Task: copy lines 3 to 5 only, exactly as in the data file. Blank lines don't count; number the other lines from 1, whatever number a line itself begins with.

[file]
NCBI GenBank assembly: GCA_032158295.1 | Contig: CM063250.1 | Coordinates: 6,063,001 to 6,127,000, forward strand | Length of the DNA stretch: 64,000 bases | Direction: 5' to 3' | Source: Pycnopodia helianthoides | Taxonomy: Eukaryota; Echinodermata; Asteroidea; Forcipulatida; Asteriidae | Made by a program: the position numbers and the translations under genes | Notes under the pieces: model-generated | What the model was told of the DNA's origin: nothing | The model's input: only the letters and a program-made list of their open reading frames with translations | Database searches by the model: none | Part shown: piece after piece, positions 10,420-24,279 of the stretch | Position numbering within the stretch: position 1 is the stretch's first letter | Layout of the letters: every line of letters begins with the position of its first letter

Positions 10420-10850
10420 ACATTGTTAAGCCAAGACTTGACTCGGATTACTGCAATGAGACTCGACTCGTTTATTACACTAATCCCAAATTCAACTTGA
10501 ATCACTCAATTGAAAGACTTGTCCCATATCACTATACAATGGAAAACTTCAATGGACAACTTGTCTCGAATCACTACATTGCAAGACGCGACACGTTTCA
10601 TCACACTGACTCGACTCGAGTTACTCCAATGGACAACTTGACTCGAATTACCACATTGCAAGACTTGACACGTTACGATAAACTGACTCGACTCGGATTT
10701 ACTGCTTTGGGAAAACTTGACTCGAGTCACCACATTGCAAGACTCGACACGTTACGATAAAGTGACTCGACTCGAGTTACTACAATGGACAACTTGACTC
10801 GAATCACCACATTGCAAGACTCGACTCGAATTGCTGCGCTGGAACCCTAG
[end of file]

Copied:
10420 ACATTGTTAAGCCAAGACTTGACTCGGATTACTGCAATGAGACTCGACTCGTTTATTACACTAATCCCAAATTCAACTTGA
10501 ATCACTCAATTGAAAGACTTGTCCCATATCACTATACAATGGAAAACTTCAATGGACAACTTGTCTCGAATCACTACATTGCAAGACGCGACACGTTTCA
10601 TCACACTGACTCGACTCGAGTTACTCCAATGGACAACTTGACTCGAATTACCACATTGCAAGACTTGACACGTTACGATAAACTGACTCGACTCGGATTT